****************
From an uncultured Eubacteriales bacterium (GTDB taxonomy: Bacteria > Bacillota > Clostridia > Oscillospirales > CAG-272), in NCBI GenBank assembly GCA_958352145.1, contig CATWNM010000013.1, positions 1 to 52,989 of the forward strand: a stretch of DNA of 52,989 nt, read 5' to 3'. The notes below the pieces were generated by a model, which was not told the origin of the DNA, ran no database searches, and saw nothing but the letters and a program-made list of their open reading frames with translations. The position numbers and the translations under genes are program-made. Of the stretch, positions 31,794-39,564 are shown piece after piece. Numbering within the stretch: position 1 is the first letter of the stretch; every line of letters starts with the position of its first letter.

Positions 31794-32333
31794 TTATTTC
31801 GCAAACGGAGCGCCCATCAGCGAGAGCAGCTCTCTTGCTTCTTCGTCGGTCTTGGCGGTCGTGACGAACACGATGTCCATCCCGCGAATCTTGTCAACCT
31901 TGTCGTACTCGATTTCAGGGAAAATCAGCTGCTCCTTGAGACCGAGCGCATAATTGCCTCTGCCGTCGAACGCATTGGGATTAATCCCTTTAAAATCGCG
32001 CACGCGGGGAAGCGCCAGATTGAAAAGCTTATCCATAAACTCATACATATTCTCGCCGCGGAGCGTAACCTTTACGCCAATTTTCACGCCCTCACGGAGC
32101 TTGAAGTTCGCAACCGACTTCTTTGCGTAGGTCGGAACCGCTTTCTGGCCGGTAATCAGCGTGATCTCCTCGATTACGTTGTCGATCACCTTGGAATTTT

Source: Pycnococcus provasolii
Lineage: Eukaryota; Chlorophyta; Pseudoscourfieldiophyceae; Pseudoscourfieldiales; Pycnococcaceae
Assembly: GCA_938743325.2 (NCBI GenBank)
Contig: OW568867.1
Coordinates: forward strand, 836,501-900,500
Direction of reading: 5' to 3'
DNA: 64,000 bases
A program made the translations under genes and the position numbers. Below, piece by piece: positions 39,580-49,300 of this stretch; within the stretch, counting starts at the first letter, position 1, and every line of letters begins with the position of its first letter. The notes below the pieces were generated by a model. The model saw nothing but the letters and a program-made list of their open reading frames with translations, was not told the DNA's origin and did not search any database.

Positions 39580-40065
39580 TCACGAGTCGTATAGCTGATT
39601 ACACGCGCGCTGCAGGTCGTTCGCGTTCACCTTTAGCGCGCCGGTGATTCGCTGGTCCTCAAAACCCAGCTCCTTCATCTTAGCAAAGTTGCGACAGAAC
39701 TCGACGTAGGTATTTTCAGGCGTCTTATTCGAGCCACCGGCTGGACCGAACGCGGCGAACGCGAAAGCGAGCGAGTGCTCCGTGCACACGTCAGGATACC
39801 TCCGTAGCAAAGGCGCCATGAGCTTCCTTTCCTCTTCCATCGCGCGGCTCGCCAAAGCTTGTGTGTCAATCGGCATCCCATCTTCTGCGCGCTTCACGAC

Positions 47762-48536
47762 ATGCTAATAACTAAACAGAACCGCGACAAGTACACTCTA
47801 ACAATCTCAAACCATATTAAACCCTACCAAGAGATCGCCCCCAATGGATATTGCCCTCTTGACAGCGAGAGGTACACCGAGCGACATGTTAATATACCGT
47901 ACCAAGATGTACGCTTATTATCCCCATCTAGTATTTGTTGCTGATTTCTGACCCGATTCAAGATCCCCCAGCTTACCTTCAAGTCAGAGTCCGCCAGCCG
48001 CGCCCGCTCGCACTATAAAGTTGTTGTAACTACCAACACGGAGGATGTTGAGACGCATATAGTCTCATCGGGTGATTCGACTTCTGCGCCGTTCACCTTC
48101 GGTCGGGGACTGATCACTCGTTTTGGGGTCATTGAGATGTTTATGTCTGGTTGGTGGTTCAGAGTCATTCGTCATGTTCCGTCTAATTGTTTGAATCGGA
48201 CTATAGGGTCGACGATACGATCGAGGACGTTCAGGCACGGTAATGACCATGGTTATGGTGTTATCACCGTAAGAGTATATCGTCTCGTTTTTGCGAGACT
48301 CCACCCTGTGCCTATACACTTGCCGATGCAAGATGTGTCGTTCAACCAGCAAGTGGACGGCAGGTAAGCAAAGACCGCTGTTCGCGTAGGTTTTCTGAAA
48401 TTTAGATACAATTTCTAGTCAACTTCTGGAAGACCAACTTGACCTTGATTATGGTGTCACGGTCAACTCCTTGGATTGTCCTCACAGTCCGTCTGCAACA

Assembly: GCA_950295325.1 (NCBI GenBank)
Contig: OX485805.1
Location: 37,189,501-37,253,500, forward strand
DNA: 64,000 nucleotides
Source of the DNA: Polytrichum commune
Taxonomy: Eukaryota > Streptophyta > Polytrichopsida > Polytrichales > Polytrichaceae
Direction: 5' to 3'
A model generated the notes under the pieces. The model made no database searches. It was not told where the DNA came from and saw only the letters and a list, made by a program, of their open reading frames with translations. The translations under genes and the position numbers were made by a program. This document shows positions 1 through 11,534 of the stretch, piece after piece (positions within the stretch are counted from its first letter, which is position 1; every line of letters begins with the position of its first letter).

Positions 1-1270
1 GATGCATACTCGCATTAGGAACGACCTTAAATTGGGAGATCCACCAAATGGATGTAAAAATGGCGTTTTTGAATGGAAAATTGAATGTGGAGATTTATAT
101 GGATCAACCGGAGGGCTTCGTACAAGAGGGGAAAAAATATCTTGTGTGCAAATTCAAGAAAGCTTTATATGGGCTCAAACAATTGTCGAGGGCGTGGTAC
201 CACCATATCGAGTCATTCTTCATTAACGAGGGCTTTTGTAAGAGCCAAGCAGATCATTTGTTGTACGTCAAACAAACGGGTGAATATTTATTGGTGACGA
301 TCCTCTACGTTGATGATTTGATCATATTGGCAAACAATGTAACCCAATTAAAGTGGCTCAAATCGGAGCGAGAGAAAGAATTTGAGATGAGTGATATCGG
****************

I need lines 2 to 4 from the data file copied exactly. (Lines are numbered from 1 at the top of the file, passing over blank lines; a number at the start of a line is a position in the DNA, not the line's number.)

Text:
Positions 31794-32333
31794 TTATTTC
31801 GCAAACGGAGCGCCCATCAGCGAGAGCAGCTCTCTTGCTTCTTCGTCGGTCTTGGCGGTCGTGACGAACACGATGTCCATCCCGCGAATCTTGTCAACCT